Last year during the Film Music Festival in Krakow Arkady from TrailerMusic.info and I had the chance to sit down for a while with Marcin Przybyłowicz, Composer and Music Director for the back then already highly anticipated video game “The Witcher 3: Wild Hunt” by CD Projekt Red. If you don’t know anything about the game, you get a very good idea by watching the game’s opening cinematic that came out 2 weeks ago. Just follow this link.
We never got to publish it during the festival and since The Witcher 3 came out last week we thought it’s just the right time to share some insights into the music world of The Witcher with you. We mainly spoke with him about what defines The Witcher’s soundtrack and how it influenced its trailers’ music. While reading what Marcin had to say about it you can listen to parts of the score below. Two trailers you can find on Youtube: “The Sword of Destiny E3 2014 Trailer” & “Killing Monsters Cinematic Trailer“.
We are trying to find our own path in fantasy soundtrack music. The whole Witcher universe is unique to Western viewers. It’s very common for us Slavs or people from Central Europe because it partially comes from our pre-Christian mythology. But Western viewers from England, Spain, France, US, Canada and so on. They don’t know [the myths], so it’s exotic to them. [It’s like] mythology from the Far East [for us] for example. It’s so oriental because it’s different. We believe that The Witcher’s universe with its storytelling and narration is unique enough to have its own musical identity. We think The Witcher universe deserves that.
When we started working on the Witcher 3 we decided to try to redefine it. [We said:] Let’s draw a line here and come up with new ideas. CD Projekt Red had set the tone with the first Witcher how it would sound like. With the second one it went more for Western, epic symphonic [musical influences] because the story demanded that. These were really big stories about kingdoms fighting each other, about assasinating kings, big armies marching and conquering etc. Basically the large political intrigues. Geralt our protagonist is thrown into the middle of that and tries to survive his way through.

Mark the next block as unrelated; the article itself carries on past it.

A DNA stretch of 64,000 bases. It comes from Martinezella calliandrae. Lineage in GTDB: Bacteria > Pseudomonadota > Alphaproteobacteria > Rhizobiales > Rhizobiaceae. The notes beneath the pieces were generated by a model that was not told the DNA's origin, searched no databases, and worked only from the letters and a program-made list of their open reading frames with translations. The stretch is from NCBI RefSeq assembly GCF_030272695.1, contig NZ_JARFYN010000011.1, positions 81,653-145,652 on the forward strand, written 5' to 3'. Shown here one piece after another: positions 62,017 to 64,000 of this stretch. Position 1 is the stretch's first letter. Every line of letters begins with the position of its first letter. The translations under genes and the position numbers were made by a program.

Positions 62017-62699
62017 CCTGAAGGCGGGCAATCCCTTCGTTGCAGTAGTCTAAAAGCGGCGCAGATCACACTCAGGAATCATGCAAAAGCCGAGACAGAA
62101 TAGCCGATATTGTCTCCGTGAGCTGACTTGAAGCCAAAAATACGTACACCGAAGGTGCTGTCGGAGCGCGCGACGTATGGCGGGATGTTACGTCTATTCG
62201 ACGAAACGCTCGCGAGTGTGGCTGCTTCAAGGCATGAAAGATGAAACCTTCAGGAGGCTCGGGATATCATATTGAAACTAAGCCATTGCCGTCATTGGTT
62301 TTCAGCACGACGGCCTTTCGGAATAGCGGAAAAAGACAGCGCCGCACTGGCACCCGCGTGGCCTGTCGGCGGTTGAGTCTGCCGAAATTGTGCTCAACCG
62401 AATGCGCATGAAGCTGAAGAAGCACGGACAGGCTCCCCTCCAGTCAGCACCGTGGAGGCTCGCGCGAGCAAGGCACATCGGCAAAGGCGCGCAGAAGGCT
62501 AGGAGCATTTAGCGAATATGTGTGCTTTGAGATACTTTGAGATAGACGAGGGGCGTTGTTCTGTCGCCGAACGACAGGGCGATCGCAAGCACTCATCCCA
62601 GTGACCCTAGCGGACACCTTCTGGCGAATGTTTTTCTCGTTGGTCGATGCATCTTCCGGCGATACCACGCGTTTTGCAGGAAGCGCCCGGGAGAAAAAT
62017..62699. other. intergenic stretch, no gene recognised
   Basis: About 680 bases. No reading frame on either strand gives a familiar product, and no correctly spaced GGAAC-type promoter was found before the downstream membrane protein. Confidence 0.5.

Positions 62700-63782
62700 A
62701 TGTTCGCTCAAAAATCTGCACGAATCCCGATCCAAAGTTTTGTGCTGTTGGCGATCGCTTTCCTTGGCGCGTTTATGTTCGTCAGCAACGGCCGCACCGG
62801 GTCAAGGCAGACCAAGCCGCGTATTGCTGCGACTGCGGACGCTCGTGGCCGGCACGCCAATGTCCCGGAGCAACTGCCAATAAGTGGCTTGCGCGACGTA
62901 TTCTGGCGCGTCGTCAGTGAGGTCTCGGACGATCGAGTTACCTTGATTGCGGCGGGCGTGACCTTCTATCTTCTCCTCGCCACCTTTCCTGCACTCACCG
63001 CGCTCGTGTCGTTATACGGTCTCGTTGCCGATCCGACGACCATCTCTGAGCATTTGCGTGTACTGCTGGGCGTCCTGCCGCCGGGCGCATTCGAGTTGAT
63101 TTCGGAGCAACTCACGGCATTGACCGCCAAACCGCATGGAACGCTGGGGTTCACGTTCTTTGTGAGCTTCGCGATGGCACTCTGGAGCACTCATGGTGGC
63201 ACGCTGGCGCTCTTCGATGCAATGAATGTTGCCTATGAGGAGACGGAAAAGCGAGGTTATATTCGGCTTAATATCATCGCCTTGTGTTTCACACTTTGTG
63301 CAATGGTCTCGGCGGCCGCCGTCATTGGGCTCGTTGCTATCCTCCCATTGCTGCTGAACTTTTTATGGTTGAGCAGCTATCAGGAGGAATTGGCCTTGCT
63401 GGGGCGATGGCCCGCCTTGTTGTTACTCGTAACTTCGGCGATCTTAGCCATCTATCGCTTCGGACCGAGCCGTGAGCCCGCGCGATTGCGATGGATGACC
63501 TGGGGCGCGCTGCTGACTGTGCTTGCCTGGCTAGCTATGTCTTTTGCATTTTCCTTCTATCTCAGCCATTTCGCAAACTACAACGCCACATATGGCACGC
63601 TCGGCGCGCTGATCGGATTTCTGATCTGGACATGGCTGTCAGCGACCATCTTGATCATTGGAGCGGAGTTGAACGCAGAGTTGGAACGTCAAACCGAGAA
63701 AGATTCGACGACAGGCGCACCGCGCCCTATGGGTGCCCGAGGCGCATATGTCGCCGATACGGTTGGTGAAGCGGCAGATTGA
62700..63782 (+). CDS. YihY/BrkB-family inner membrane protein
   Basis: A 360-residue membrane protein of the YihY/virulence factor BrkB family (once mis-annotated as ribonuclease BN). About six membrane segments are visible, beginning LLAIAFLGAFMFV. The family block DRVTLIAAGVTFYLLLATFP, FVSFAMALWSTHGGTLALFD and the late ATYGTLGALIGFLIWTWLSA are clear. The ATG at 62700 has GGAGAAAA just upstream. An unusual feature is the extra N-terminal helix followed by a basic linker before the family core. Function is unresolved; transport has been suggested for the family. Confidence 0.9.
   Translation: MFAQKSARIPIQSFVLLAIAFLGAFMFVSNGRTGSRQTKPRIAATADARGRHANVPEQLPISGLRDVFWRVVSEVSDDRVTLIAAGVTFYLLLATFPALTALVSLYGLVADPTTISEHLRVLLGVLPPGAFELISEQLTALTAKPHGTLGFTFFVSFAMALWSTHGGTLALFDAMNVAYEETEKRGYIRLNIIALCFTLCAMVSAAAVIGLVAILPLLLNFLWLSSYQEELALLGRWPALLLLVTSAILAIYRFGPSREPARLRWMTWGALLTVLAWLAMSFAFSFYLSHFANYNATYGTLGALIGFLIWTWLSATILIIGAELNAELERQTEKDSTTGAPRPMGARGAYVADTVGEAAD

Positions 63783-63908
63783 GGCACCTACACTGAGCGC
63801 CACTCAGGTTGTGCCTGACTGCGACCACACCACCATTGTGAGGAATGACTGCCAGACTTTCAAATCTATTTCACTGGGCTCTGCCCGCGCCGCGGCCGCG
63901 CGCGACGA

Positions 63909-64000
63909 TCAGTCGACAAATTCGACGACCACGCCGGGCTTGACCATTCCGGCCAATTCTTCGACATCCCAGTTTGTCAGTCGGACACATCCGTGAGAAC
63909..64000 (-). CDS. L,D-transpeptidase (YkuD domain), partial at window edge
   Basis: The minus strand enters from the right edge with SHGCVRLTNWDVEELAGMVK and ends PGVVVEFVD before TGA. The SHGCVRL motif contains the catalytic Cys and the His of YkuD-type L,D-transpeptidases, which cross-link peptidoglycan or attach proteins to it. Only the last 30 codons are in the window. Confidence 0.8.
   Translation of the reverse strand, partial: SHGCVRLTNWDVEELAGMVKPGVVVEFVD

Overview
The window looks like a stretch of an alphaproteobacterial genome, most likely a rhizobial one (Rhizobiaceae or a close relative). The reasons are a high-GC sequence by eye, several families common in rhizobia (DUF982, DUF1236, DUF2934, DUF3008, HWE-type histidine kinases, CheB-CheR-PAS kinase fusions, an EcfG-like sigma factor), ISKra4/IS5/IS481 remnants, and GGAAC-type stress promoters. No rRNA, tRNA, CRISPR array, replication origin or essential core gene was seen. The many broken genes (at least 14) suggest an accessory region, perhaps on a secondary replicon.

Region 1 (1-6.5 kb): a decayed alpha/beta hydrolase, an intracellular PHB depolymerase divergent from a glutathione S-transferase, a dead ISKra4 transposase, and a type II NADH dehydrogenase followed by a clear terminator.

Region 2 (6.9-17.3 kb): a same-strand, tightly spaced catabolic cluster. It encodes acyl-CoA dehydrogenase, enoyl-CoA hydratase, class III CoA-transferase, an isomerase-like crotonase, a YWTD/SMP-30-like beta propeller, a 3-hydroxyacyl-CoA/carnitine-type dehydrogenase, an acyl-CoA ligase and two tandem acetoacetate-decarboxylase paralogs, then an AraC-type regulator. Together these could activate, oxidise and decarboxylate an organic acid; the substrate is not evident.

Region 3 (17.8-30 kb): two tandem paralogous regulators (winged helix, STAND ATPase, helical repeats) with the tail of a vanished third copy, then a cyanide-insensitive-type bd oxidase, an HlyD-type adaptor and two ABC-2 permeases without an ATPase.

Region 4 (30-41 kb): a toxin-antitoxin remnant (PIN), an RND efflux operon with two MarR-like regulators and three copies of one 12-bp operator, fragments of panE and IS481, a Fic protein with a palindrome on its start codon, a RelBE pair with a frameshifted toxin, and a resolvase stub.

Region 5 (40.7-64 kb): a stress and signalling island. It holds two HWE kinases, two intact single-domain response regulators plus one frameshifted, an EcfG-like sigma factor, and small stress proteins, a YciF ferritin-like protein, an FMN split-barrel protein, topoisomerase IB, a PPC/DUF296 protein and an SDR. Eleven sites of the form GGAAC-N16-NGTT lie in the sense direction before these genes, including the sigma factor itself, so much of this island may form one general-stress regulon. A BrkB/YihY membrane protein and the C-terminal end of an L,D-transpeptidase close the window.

With the third Witcher we are going back to the roots with a very personal story of Geralt. We introduce Ciri who is really important especially for those who read the books. So we knew that we had to try to reflect all of this in the music [including the] Slavic elements. And when we actually found that ‘golden formula’ as we like to think about it, we decided that it wouldn’t be fair for our fans to promote The Witcher with [other music like Rock Music or epic orchestral music] because it wouldn’t be consequent. It’s all about consistency so it’s like doing a game about the Far East, with Samurais etc., and presenting it in the promo material with cowboy music. You would feel that it doesn’t feel right. So we felt that the same case is with the Witcher and therefore we are doing trailer music inhouse. We of course use music that Percival recorded for us exclusively so we are still able to maintain this Witcher factor in our soundtrack and – at least I hope so – still keep it modern enough so viewers can relate to that and actually like it. We want to do a game for the players not for ourselves because after all they are going to judge us, they are going to buy our game and we need to honour them, not us. So we wanted to combine those two worlds which seem to be entirely different at first sight: This folk element which is not very present in todays music with this instrumental, illustrative, sometimes epic – if it needs to be – element and combine it and create something we think would be best for The Witcher.
Marcin, who has attended the Krakow Film Music Festival since its second edition will be again among the festival’s Special Guests. This year he will be part of a panel discussion about composing for video games on Thursday, May 28th, alongside Trevor Morris, Dan Licht, Jason Hayes and Mikołaj Stroiński.
You can find out more about Marcin Przybyłowicz on his website as well as on Soundcloud, Facebook, Youtube and Twitter. More videos about CD Projekt Red’s The Witcher you can find on Youtube and on the official website.